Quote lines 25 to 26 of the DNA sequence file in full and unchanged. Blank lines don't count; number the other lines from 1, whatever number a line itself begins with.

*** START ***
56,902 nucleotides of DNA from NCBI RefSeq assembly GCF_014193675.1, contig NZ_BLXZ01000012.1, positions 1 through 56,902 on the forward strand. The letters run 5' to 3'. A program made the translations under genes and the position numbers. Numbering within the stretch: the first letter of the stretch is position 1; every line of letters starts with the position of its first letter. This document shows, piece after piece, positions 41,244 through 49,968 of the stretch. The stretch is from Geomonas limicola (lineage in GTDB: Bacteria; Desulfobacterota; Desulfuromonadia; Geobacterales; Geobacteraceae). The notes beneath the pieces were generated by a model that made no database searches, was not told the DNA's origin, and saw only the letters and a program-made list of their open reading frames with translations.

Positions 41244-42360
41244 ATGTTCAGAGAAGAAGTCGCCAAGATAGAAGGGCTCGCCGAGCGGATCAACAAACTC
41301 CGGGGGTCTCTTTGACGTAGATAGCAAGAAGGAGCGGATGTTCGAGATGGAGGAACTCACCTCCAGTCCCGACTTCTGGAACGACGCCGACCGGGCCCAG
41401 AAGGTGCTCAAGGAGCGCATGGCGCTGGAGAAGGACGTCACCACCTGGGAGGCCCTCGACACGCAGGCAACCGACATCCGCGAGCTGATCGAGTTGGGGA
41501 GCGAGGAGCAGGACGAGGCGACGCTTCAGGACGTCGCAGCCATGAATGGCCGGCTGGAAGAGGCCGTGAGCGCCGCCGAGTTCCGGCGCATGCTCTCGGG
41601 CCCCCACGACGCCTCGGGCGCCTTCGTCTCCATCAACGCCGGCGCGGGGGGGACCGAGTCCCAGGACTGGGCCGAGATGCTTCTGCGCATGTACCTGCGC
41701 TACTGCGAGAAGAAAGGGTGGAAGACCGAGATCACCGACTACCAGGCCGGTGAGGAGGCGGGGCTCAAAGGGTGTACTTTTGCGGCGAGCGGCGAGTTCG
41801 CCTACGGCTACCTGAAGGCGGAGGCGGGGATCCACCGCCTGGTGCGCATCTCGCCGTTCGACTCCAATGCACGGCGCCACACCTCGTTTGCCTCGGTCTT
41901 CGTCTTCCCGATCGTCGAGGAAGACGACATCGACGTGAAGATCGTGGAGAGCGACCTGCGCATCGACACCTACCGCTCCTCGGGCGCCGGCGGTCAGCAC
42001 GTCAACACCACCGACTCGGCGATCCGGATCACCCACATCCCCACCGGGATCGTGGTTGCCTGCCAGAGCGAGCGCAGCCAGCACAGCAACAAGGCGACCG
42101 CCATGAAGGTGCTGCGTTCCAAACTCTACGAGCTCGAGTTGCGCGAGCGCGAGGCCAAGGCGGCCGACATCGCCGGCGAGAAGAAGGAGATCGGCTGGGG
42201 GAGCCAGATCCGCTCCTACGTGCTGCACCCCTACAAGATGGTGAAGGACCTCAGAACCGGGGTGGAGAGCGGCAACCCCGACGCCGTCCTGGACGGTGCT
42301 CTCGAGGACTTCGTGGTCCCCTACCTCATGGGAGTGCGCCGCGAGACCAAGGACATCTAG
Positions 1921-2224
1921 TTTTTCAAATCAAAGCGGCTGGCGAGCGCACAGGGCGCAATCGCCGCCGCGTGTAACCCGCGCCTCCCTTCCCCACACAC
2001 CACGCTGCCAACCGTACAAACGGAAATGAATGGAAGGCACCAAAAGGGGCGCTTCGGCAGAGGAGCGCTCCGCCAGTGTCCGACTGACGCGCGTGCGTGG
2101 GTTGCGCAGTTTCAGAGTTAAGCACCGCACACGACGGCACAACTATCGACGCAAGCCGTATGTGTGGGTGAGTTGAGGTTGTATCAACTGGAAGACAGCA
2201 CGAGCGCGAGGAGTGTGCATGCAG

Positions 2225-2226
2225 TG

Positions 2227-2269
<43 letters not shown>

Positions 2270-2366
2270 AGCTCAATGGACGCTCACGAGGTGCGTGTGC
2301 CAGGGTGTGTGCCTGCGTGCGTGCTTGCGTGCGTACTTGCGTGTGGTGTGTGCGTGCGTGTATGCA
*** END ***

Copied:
2270 AGCTCAATGGACGCTCACGAGGTGCGTGTGC
2301 CAGGGTGTGTGCCTGCGTGCGTGCTTGCGTGCGTACTTGCGTGTGGTGTGTGCGTGCGTGTATGCA